Album review: Rufus Wainwright's 'Out of the Game'
This post has been corrected. Please see note at bottom for details.
One of the best opening lyrics so far this year comes near the middle of Rufus Wainwright’s seventh studio album, “Out of the Game.” Following a stutter-step, loping piano-drum introduction suggesting a Patsy Cline ballad, the singer with a perfect tenor starts with a suggestion: “Let’s meet in a respectable dive/On a somewhat safe street/And have a beer.” Over the next five minutes, Wainwright offers intimate recollections to an unnamed lover, and one of the best lyrical turns of his career, on an album that follows through on the promise of his 1998 debut and his impressive, if at times uneven, work between then and now.
One of the catchiest and most immediately accessible albums Wainwright, 38, has made, “Out of the Game” was produced by Mark Ronson and features as its backing band the Dap-Kings, best known for its work supporting both Sharon Jones and Amy Winehouse. Other guests include Nels Cline of Wilco, Andrew Wyatt of Miike Snow and guitarist Nick Zinner of the Yeah Yeah Yeahs, all of whom steer the Dap-Kings and company away from a retro vibe and toward something much more vivid.
At its best, “Out of the Game” glimmers with magical arrangements, strange structural U-turns, surprising solo accents, gospel-choir exclamation points, fuzzed out guitar lines and an overall sense of creative confidence that comes with experience and enthusiasm. On “Rashida,” a smooth tenor saxophone glides alongside Wainwright’s mournful voice and then, out of the blue, an operatic soprano arrives to offer improvisation. “Perfect Man” sounds time-traveled from 1967 pop radio, then augmented with whispers of ’80s synths.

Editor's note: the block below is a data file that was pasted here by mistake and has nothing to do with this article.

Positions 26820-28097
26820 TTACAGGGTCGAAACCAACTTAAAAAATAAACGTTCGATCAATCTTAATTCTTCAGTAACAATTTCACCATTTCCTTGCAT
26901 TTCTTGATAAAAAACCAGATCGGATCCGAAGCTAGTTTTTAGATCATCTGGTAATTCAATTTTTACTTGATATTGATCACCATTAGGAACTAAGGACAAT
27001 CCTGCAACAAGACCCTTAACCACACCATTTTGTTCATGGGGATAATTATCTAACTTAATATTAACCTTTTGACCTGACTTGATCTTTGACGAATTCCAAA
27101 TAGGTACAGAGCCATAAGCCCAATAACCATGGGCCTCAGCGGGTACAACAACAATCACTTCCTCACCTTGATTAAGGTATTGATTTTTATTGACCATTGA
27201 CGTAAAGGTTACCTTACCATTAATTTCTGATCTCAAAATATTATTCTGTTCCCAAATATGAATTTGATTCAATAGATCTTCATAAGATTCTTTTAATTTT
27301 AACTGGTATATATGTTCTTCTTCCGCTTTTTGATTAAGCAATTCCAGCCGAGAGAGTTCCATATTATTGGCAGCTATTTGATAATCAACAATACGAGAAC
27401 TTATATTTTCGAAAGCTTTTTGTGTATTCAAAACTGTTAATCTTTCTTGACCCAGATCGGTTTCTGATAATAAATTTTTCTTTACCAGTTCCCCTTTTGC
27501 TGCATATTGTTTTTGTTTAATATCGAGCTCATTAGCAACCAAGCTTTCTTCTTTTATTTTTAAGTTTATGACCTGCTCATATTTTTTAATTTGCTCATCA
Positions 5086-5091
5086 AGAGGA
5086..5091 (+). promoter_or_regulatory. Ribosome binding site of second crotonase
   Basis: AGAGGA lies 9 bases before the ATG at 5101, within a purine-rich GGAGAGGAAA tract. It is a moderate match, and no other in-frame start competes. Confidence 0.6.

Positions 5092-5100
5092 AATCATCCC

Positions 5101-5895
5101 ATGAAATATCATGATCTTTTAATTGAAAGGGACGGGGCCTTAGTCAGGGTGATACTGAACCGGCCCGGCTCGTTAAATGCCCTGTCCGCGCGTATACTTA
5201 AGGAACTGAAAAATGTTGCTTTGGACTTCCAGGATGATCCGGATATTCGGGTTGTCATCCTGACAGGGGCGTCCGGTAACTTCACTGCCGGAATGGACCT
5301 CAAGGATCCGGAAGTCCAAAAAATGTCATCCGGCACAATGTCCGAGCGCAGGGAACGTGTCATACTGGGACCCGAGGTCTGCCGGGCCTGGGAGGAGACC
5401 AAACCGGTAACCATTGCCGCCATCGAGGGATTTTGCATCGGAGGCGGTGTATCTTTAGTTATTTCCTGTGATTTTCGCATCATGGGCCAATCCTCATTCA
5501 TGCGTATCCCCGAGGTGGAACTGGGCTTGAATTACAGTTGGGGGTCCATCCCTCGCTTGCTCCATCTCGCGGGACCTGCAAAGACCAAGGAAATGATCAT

The last few years have been transformative for Wainwright. His mother, singer Kate McGarrigle, died in 2010, and in 2011, Wainwright and his partner became fathers (with the help of Lorca Cohen, Leonard’s daughter -- talk about some genes). You can hear this wonder, this depth of emotion, throughout. “Montauk” seems a letter to their daughter to be read when she’s grown. “Bitter Tears” is a would-be dance-floor anthem about an early morning, tear-filled cab ride, concluding with the line, “I’m discussing with the morning, and it’s going to be OK,” turning a bummer cruise into song of hope. This ability to maneuver through complex emotions is one of Wainwright’s strengths and makes “Out of the Game” an essential recording.
“Out of the Game”
Three-and-a-half stars out of four
[For the Record, 4:33 p.m. May 3, 2012: An earlier version of this post said Lorca Cohen was the surrogate mother instead of the biological mother.]
-- Randall Roberts @liledit